Farrell keeps the talking to a minimum and the face-smashing to a maximum, which will entertain crowds in doses while leaving you almost nothing to chew on afterwards.
Rapace is given more to work with, but still comes up nearly as empty as Farrell. Her natural beauty is almost distracting, because her character’s main struggle is getting over her damaged facial features, which appear scarred and slashed, but still make Rapace’s Beatrice a stunning woman to look at. I really doubt anyone would resort to calling someone with Rapace’s looks a monster, even if she has scars, but Rapace manages to stay in character and reveal a softer side of her that we haven’t seen before.
Beatrice is a tough woman, with lots of backbone, but she’s also a lonely romantic looking to start her life over again. Rapace’s biggest problem is not having enough to work with. Writer J.H. Wyman has written some of the shallowest characters that almost rely solely on its actors to remain interesting. Everything is too one-note or quickly scribbled down to make a difference.
Niels Arden Oplev uses his skills behind the lens to make Dead Man Down occasionally look like a semi-stylish crime thriller, but mostly a made-for-TV drama. The side characters are WWE Studios-level bad, which didn’t make sense until I figured out that this film was actually produced by WWE Studios. Seriously, every other character aside from Farrell, Rapace, Howard and the under-used Dominic Cooper fits their respective stereotype almost offensively. Every Russian cast member talks stiff and drinks Vodka, while the Americans shoot first and ask questions later without a clue.
This is what happens when a lazy script falls into the lap of a more-than-capable, but still new to the feature film world director. Oplev has worked on a lot of television before this and it shows. The camera movement, the lack of escalating action and the general slow pacing all feels like the structuring of a mini-series or weekly television show.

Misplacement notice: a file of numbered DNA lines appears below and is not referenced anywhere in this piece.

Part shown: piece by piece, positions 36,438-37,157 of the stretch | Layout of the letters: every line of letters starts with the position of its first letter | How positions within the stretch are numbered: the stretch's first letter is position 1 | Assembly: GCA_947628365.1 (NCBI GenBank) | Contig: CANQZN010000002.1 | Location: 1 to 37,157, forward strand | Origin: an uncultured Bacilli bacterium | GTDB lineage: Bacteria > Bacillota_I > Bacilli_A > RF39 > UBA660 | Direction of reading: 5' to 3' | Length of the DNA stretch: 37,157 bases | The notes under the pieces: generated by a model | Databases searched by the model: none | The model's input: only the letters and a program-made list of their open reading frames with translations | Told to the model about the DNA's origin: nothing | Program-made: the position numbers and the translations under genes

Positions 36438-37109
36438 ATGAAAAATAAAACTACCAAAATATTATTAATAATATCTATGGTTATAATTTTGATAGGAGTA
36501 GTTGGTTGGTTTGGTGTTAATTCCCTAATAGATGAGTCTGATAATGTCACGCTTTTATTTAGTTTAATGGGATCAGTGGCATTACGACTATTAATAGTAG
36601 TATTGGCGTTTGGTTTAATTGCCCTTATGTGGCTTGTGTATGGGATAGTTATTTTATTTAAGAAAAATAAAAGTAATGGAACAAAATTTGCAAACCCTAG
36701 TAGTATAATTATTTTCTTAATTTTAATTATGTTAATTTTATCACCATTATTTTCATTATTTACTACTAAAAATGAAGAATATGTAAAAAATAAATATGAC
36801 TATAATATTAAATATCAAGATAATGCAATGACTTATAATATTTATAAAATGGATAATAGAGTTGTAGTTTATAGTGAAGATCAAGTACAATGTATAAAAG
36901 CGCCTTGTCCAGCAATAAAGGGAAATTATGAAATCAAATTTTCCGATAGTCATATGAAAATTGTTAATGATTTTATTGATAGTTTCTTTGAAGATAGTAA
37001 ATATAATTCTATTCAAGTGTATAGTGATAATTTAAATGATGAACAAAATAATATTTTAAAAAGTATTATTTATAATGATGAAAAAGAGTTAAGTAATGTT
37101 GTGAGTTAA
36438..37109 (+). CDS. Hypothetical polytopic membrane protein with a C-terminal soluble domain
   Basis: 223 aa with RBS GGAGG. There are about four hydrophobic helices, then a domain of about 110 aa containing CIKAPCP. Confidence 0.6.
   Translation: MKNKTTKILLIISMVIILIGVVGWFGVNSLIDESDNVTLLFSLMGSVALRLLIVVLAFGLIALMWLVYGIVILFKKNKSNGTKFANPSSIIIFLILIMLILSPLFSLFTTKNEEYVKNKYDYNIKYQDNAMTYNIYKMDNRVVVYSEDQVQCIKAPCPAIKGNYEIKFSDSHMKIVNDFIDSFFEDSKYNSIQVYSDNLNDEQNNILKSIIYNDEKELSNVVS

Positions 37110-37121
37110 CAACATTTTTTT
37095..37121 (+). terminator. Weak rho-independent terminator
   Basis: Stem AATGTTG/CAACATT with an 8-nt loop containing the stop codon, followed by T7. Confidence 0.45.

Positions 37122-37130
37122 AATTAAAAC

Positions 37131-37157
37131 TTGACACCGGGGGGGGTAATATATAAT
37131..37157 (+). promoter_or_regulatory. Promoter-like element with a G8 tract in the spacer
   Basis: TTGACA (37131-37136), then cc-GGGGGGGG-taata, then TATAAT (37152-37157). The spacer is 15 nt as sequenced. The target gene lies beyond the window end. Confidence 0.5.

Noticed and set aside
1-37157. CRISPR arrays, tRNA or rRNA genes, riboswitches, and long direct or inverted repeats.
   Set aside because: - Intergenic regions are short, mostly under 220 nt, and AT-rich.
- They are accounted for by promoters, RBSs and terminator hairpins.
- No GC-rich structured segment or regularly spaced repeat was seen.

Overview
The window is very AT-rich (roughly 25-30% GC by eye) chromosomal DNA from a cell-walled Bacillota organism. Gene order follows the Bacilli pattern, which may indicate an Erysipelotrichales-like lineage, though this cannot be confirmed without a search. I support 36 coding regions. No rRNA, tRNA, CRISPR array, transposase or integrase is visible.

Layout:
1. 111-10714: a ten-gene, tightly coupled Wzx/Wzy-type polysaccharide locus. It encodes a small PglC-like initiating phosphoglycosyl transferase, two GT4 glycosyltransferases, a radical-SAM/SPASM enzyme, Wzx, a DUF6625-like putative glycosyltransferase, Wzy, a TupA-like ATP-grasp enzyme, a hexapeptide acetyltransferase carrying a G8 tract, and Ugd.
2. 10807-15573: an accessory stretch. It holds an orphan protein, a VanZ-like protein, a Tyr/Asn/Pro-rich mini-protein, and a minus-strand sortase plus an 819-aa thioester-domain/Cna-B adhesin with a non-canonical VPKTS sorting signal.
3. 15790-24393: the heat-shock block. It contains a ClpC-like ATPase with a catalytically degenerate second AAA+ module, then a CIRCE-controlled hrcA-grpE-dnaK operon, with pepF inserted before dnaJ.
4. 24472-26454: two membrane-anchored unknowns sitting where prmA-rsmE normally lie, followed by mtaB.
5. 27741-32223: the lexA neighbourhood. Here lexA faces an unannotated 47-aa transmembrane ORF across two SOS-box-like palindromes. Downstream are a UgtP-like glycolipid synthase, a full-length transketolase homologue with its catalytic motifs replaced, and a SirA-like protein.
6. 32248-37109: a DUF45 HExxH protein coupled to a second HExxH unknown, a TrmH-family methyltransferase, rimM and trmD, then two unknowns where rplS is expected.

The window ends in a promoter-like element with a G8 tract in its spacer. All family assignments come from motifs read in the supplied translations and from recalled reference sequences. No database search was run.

Dead Man Down coasts on auto-pilot from start to finish. Colin Farrell and Noomi Rapace give the production a more expensive feel, because seeing established actors shouting out questionable dialogue always goes down smoother than watching second-rate performers trying their luck on the big screen. Terrence Howard and Dominic Cooper almost deserve their own paragraphs, because both men do so much with very little, but because the material is so cramped it almost makes it hard to expand upon. They’re both plot-drivers that add some much-needed force to the film’s idle moments.
I don’t see this film holding on in theaters much longer than two weeks and that’s perfectly fine with me. It’s not horrible, but it never skates past being okay. The writing really holds the film down from being worth any value, even if Oplev was able to lock in a sizable cast of performers more than willing to bite into the material and spit out something of some worth. Sadly, Dead Man Down isn’t worth much more than the small popcorn you bought before walking into the auditorium.
Dead Man Down – 6.5/10